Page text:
Our careers are unlikely to be scrutinised as publicly as those of our sports stars. Maybe that makes it easier for us to face failure because we can do it privately first?

Being the greatest in any discipline is an uncommon experience but turning failure into success can be done by us all.

For more about failure & success read:

Failure: The Secret to Success (thanks to Guy Kawasaki)

All the best!


Monday, 9 February 2009

James's story - Talking Careers with your Boss

“It was a risk but I decided to talk with my boss about where my career was going.”

James tells the story of his most recent career move that began - maybe a little unconventionally - with an approach to his boss this time last year.

“We had a really open conversation and agreed that I could look at career opportunities outside the company while exploring internal possibilities at the same time. As you can imagine, there was to be no effect on my performance in the meantime [cheeky smile].”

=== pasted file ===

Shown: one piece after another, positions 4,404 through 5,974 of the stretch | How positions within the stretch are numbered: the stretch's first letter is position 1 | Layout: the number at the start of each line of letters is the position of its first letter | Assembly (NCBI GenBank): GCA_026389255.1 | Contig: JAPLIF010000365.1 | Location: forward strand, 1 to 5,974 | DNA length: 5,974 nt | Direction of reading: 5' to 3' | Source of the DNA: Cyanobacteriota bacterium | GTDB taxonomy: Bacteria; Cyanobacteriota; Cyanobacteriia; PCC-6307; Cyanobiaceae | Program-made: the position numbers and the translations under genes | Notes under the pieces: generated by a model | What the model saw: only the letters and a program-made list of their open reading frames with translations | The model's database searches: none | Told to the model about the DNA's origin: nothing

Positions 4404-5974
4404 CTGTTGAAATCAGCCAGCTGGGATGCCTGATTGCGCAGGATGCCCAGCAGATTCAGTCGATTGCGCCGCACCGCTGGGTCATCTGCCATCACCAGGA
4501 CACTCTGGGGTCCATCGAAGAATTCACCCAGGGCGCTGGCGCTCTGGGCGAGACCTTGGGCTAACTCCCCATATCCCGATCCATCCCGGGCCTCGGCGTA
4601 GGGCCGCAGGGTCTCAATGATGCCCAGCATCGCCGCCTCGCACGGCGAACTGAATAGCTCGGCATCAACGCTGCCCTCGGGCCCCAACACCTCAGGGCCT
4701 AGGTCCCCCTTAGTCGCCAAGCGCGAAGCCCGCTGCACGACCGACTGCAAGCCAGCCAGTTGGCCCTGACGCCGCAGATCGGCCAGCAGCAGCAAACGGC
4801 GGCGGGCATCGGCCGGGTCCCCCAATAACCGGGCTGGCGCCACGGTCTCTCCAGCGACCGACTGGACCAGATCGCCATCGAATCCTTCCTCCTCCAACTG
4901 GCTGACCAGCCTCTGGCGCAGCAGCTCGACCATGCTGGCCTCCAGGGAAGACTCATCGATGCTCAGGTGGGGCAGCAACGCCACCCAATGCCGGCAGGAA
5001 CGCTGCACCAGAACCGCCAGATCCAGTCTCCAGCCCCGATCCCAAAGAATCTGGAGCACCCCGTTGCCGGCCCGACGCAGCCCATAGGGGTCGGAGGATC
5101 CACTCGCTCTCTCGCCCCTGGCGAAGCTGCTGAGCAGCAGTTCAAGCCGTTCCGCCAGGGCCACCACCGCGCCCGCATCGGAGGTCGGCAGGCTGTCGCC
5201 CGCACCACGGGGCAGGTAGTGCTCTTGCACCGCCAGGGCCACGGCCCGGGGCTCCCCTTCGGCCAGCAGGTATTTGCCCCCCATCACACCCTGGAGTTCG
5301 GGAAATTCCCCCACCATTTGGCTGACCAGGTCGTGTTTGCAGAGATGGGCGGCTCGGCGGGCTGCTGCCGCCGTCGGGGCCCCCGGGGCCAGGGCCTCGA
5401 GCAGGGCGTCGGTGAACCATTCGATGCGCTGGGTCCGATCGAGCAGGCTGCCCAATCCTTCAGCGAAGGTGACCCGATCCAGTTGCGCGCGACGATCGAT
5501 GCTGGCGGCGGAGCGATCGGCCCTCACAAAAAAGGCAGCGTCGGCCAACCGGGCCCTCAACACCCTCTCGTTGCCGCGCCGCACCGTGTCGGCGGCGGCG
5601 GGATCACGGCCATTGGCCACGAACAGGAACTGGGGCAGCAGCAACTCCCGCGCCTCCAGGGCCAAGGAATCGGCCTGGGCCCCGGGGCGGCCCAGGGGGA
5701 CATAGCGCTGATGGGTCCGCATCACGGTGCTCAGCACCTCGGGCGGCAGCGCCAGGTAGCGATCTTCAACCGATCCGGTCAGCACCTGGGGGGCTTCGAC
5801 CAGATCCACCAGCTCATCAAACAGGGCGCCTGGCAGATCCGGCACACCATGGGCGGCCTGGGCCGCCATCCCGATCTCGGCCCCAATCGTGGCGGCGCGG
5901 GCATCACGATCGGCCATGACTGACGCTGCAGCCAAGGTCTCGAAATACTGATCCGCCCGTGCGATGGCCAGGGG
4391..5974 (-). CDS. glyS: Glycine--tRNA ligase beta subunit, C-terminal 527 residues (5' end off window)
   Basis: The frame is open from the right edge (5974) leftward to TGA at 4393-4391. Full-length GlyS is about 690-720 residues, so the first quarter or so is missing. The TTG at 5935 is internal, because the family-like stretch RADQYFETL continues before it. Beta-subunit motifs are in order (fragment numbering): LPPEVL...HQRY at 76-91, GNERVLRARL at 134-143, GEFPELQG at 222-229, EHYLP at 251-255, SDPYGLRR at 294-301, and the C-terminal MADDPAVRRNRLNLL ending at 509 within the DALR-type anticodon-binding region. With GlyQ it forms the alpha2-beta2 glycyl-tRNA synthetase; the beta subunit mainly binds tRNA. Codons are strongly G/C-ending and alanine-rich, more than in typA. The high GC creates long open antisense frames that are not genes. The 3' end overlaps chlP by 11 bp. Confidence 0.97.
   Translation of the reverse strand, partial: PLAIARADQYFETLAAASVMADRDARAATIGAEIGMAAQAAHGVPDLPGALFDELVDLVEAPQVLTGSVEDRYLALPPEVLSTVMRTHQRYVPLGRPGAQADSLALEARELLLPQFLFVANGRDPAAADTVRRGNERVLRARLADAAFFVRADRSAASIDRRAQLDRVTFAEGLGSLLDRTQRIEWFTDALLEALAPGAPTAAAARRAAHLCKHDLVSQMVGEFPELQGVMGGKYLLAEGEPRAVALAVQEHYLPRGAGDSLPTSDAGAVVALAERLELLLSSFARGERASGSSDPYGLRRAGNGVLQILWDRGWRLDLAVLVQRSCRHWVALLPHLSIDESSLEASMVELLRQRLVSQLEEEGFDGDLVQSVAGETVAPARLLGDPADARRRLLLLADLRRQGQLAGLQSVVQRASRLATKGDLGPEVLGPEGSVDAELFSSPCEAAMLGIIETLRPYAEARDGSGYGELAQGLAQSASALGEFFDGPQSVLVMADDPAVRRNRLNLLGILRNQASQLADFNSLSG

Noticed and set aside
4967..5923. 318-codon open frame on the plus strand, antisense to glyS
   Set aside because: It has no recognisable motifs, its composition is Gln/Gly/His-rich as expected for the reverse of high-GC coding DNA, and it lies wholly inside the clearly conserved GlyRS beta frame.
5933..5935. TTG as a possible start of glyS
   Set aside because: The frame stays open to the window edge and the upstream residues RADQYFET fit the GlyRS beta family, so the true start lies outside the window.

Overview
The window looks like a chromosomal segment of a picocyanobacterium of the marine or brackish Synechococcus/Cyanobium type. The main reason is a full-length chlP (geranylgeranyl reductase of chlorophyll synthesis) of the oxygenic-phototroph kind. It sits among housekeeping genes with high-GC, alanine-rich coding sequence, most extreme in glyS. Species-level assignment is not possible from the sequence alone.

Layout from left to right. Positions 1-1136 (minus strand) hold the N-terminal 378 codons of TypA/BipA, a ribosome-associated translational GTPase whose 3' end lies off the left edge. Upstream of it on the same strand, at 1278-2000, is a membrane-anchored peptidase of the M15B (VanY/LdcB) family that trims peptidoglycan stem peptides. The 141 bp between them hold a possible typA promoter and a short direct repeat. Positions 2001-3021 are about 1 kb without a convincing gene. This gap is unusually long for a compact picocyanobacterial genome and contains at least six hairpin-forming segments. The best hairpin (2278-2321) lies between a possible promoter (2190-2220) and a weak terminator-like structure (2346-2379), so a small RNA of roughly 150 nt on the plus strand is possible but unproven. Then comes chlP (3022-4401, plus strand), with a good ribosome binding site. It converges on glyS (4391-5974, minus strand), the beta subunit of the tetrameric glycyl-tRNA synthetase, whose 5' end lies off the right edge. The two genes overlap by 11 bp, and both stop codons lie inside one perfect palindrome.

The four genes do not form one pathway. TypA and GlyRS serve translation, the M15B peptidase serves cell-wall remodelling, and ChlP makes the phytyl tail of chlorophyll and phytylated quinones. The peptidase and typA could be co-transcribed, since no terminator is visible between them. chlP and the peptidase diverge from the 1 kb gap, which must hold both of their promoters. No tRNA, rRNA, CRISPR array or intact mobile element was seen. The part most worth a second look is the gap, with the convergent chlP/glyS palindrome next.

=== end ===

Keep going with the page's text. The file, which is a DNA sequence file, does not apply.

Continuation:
James continues, “I did the usual rounds of meetings and chats with recruiters and a few opportunities started to come my way. One conversation [with a potential employer] continued over several months. There were plenty of interviews and meetings but - in the end - this was the conversation that turned into my new job!”

[Sometimes you just have to let talent speak for itself]

So far so good for James but how was he helped by having the career conversation up front with his employer first?

James answers, “It’s funny because there is no way I would have got this job if my boss and I had not made our agreement in the first place. I could never have kept such a long process hidden from view. Something would have given under the strain.”

To sum up James says, “I moved my career on with support from my employer and it helped them too because I could stick around to hire and train my replacement. I can now look forward with absolutely no hang-ups about the past and nothing but goodwill behind me. Yes, it did feel like I was taking a risk approaching my boss at the outset but now, I am really glad that I did!”